Some of the ideas discussed in this blog are published in my new book called "The Stonehenge Bluestones" -- due for publication on June 1st 2018. After that, it will be available by post and through good bookshops everywhere. Bad bookshops might not have it....
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Monday, 19 January 2015

The biggest erratic in Pembrokeshire?

 The Sleek Stone -- a famous monoclinal fold in the Lower Coal Measures.  The erratic is to the north of this little peninsula -- best approached at low tide......

On thumbing through those Geological Survey Memoirs, I discovered a note in the Milford Memoir about a giant erratic beneath the cliffs of Broad Haven (the one on St Bride's Bay) made of "columnar blue quartz-porphyry" and derived almost certainly from Ynys Bery / Ramsey Island.  Its dimensions are approx 3m x 3m x 3m -- which would make it a 50-tonner by my estimation -- and comparable to the giant erratic at Freshwater Gut, near Croyde in Devon.  It's located about 100 yards north of the Sleek Stone, Broad Haven.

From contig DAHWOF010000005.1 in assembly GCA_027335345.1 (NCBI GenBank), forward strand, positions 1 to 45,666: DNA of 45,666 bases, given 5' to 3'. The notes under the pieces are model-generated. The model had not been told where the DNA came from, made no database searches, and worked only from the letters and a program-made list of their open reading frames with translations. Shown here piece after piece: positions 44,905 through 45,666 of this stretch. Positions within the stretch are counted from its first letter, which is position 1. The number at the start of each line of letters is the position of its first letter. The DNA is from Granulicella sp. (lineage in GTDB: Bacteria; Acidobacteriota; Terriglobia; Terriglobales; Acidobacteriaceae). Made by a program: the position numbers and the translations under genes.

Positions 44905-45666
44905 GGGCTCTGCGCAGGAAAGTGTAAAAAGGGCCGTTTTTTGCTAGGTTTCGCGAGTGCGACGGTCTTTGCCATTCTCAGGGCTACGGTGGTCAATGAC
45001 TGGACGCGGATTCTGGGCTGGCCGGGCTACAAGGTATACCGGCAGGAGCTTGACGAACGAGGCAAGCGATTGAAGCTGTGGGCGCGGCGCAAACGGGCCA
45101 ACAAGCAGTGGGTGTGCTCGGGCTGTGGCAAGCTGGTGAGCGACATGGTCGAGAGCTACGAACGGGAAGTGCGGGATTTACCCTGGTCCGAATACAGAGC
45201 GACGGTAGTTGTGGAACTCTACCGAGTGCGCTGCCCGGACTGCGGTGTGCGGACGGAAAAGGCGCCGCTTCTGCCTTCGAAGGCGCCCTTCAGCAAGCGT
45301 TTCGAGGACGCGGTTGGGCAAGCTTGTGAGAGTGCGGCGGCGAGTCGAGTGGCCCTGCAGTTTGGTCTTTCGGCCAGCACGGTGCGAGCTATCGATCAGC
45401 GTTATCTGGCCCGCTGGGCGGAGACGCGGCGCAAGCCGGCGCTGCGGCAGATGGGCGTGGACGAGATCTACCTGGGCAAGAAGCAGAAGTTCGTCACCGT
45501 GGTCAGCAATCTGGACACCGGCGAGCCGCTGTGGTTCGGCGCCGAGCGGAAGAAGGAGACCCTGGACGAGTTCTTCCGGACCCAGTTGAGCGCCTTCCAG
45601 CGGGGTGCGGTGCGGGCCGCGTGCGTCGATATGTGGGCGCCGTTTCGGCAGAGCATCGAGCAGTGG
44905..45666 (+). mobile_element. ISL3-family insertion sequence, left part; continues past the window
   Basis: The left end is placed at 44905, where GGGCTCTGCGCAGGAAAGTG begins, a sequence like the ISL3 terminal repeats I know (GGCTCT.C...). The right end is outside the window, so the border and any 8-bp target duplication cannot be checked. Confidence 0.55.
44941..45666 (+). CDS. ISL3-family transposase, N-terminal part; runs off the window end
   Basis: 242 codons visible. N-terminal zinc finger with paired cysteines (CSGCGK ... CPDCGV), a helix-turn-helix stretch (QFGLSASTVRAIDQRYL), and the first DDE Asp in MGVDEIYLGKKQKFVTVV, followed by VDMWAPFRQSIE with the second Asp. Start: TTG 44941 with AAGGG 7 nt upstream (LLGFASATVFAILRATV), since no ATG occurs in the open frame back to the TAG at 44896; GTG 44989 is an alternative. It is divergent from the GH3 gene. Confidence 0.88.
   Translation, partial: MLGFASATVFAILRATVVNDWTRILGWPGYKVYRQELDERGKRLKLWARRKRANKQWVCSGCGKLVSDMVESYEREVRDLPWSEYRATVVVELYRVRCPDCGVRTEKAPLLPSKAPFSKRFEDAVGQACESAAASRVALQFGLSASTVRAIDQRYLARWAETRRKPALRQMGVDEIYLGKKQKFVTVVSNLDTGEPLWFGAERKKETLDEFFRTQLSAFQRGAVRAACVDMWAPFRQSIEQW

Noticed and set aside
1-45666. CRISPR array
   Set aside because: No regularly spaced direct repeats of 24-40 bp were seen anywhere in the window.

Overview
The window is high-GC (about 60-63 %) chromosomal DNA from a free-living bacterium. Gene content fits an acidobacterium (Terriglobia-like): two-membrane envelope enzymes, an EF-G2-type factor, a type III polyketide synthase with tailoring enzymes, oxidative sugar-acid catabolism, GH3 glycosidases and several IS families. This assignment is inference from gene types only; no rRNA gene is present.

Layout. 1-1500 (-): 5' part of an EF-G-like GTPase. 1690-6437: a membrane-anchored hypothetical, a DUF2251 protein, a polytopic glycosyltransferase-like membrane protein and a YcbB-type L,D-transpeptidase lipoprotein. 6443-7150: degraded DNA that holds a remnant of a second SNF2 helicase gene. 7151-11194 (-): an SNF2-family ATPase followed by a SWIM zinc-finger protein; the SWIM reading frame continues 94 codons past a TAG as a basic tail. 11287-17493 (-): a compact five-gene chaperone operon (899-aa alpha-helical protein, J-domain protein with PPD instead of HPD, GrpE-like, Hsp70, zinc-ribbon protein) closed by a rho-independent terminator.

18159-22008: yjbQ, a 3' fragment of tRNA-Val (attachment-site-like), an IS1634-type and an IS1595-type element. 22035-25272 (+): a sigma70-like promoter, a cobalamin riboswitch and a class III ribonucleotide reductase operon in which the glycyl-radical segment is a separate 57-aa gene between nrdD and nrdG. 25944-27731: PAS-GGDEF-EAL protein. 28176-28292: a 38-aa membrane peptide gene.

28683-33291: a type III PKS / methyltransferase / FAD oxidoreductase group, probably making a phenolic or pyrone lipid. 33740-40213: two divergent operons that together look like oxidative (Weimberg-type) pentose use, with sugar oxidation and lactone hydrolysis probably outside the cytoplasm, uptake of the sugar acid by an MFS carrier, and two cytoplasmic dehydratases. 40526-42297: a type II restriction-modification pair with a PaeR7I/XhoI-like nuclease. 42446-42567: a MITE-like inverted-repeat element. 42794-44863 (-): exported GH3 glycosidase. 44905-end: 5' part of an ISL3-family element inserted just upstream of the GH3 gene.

I have never seen it myself, but I feel an expedition coming on.........

The Sleek Stone is at the south end of this satellite image, and the giant erratic must be in the bay which we see here in the centre of the photo.

1 comment:

TonyH said...

Will again quote from the same book I mentioned in the recent "Erratics of Baggy Point.." Post just now. This is R.F.Bidgood's "Two Villages".

It isn't about the Freshwater Gut giant erratic, but the neighbouring cliffs, and I thought people would be amused by the Biblical comparison once made by Devonshire forefathers:-

"An interesting example of weathering can be seen between Morte Point and Rockham. Tiny fragments of rock and sand dashed against the comparatively smooth face of the slate cliff by the fury of the Atlantic gales have resulted in a pitted effect, giving the impression of hieroglyphics. Long ago the forefathers of the village saw a likeness to Moses' tablets of stone and gave Commandment Gut its name."